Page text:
CCE Theses and Dissertations


Predicting Success in Computer Science at a Community College

Date of Award


Document Type


Degree Name

Doctor of Philosophy (PhD)


Graduate School of Computer and Information Sciences


Steven R. Terrell

Committee Member

Marian Gunsher Sackrowitz

Committee Member

Susan Fife Dorchak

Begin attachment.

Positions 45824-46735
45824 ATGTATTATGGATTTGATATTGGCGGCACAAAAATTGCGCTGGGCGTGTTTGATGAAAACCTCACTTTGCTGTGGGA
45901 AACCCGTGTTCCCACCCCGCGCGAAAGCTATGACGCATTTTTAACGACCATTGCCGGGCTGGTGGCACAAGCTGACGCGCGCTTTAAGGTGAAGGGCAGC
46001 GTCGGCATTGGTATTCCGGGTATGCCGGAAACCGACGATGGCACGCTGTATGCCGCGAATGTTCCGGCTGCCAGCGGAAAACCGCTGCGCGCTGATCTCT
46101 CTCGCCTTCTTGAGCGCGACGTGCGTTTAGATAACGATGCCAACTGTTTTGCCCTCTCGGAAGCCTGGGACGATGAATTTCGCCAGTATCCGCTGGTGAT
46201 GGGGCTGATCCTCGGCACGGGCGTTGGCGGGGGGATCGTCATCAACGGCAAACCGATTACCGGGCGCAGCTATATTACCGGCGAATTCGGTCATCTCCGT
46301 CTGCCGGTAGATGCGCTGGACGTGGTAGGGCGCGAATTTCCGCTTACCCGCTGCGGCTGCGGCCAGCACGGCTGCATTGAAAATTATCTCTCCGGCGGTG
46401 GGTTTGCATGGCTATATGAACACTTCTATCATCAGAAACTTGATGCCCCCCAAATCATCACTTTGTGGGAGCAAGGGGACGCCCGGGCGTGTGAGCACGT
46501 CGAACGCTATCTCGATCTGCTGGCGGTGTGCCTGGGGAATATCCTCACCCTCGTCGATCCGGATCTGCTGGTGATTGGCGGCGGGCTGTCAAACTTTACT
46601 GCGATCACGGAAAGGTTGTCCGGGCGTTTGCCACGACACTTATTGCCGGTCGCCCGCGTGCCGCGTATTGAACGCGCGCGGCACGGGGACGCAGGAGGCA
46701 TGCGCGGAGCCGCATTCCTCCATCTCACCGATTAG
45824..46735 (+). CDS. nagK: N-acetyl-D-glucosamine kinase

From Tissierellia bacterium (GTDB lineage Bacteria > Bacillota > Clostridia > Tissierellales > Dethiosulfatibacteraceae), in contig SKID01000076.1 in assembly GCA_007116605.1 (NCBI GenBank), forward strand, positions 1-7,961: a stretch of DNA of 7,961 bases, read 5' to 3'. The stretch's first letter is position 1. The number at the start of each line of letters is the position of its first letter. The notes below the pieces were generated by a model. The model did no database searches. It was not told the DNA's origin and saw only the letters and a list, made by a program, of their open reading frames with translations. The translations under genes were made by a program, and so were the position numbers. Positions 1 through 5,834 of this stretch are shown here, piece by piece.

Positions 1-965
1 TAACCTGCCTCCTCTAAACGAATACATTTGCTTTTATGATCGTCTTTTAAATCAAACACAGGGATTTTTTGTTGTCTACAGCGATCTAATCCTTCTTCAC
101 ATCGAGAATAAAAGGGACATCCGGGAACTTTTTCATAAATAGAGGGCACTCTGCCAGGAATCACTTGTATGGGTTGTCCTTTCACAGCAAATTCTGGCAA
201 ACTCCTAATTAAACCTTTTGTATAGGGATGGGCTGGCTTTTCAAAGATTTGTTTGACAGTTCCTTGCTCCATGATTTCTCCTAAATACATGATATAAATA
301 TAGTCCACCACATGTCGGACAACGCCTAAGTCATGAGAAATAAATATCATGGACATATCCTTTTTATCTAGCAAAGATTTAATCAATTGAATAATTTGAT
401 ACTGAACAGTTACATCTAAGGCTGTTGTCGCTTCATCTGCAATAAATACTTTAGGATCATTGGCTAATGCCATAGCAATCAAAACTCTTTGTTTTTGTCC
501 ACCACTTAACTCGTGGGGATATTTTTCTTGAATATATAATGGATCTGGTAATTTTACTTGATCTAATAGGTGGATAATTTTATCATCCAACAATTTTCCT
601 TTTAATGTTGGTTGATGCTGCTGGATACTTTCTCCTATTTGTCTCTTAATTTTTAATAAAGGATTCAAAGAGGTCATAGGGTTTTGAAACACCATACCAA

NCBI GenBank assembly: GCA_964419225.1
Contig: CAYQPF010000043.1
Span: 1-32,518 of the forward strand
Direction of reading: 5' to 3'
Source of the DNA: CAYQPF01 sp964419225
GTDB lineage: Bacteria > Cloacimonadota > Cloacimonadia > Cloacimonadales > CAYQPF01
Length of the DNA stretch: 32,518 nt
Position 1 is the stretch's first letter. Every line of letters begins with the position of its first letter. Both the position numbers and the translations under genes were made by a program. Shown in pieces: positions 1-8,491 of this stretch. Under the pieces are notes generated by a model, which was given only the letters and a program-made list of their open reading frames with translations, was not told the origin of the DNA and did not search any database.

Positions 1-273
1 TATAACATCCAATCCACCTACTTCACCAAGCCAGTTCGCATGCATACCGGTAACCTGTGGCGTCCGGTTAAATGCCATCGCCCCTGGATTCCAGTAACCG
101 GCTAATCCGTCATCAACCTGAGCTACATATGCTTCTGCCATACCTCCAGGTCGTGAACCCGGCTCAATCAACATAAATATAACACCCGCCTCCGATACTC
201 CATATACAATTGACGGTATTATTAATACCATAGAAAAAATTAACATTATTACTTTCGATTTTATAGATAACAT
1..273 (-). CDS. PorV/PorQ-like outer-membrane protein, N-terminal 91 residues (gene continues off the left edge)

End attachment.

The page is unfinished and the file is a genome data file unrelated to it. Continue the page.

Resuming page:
This study investigated the existence of factors which might be used to predict student success in computer science at a community college. Factors examined included students' age, ethnicity, gender, and mathematics skills on entry to the college. Mathematics skills were measured by analyzing students' scores on the New Jersey College Basic Skills Placement Test (NJCBSPT). Success was determined by evaluating students' GPA in computer science courses, which was computed using students' average grade, highest grade, and lowest grade in repeated courses, and their grade in the first programming course taken. The 306 students comprising the sample group for this study were selected from full-time, computer science majors at Middlesex County College (MCC) in Edison, New Jersey in attendance from 1990- 1995. All students selected completed the NJCBSPT and took their introductory programming course at MCC. Students' age in the sample group ranged from 20 to 50 years. The average age of male students was 26.53 and the average age of female students was 27. 18. There were 200 males and 106 females. Neither age nor gender was found to be related to success in computer science. Non-Asian women were found to withdraw from computer science courses at a higher rate than male students. Five ethnic groups were represented in the sample group including 122 Asians, 115 whites, 31 Hispanics, 14 African Americans, and 2 Native Americans. An ANOVA test indicated that it is very unlikely that students of varying ethnicity have equal success in computer science. Minorities, other than Asians, were found to be less successful in computer science than whites. Using a stepwise regression, either computation or algebra skills entered into the equation first, yielding Multiple R's of not less than .30 at a p < .05 for each of the computed GPAs in the major and grade in the first programming course. A cross tabulation table demonstrated a clear trend between computation and grades in computer science and algebra and grades in computer science.

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